SCP is a means of transferring files from one computer or server to another, via a network connection, it’s basically like having the ability to perform the linux CP command across a network but securely, as the protocol uses SSH for transport.
It’s a very useful useful tool that many people use to push or pull data between two or more devices, reason why I mentioned push or pull is if you have a server that doesn’t have an SSH Service installed, you can still pull the content so long as the other server has an SSH service installed, even if it’s something with a light footprint such as Dropbear.
Commands / Syntax
The Syntax when using SCP is very familiar to anyone that’s copied files on a command line before, namely using the standard CP tool on Linux/Unix based systems.
There are typically three parts to a command, “SCP” to invoke the tool, followed by a definition of where the source files are, and then where the destination files are to go. Typically one side will be local, the other will be remote, however these can interchange.
1) Simple Single File Copy
In the below example we are creating an SSH connection to the source server for secure transport, and pulling the file named “source-file” to a local file called “destination-file” on the server that we run the command.
scp user@hostname:/source-file /destination-file
Here is a similar command, but with the roles switched, we’re getting a local file and creating an SSH connection to a remote server, then pushing this local file to a remote destination.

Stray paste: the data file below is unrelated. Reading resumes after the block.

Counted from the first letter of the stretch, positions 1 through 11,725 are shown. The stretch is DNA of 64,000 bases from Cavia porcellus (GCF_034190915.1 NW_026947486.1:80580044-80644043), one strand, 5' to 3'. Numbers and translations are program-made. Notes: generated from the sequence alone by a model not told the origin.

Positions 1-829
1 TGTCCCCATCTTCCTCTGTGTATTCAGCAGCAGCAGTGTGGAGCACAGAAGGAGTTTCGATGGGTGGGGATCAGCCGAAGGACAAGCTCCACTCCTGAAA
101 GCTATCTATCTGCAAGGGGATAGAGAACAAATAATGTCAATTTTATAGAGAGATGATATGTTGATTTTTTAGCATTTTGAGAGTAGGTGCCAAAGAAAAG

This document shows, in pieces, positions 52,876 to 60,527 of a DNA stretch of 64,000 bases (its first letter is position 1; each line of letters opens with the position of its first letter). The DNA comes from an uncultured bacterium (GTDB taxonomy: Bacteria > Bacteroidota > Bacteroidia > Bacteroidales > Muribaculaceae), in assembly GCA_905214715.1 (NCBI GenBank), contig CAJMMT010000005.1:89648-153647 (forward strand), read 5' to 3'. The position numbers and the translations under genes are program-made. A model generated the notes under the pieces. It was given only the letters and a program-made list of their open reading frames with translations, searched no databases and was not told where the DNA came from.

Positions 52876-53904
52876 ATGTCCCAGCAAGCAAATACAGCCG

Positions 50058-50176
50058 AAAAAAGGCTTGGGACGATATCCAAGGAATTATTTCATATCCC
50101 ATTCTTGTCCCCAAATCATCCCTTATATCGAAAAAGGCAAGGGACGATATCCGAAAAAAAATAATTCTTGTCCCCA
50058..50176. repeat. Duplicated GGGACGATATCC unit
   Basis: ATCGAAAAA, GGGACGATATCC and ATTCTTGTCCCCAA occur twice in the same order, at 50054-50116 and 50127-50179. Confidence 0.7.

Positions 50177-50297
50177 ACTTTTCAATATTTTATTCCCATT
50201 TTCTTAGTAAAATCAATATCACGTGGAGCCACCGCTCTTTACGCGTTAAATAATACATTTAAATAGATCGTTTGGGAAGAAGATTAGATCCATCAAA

scp /source-file user@hostname:/destination-file
In both examples one you enter the command you will be asked for a password, this will be the password of the SSH user, unless you have SSH keys for transport then the file copy will happen straight away.
2) Multiple File Copy
Just like the CP command we can use wildcards * when specifying a file name, this means instead of copying one file at a time, we could copy all the files in a directory, here’s an example:
scp /source-folder/* user@hostname:/destination-folder/
The above will copy everything immediately in in that folder, however we can be a little more clever and say just copy all the files with a *.txt extension, for example:
scp /source-folder/*.txt user@hostname:/destination-folder/
3) Multiple Recursive File Copy
There’s a problem with the above, they will copy files and not directories, similarly they will not copy files within the child directory even when you use the wildcard *.
To overcome that we use the recursive flag -r in the same command layout as above, for example in the below if we have a folder called “images” within the source folder, this and all of it’s contents will be copied over to the destination filter.
scp -r root@hostname:/source_folder/* /destination_folder/
The command will also work if the direction of SSH was switched:
scp -r /source_folder/* root@hostname:/destination_folder/
Make sure you keep copies of files, especially when performing a recursive copy as it will not warn you if your about to overwrite files at the destination.
SSH keys are very useful if you are constantly coping files, however be sure to keep them secure!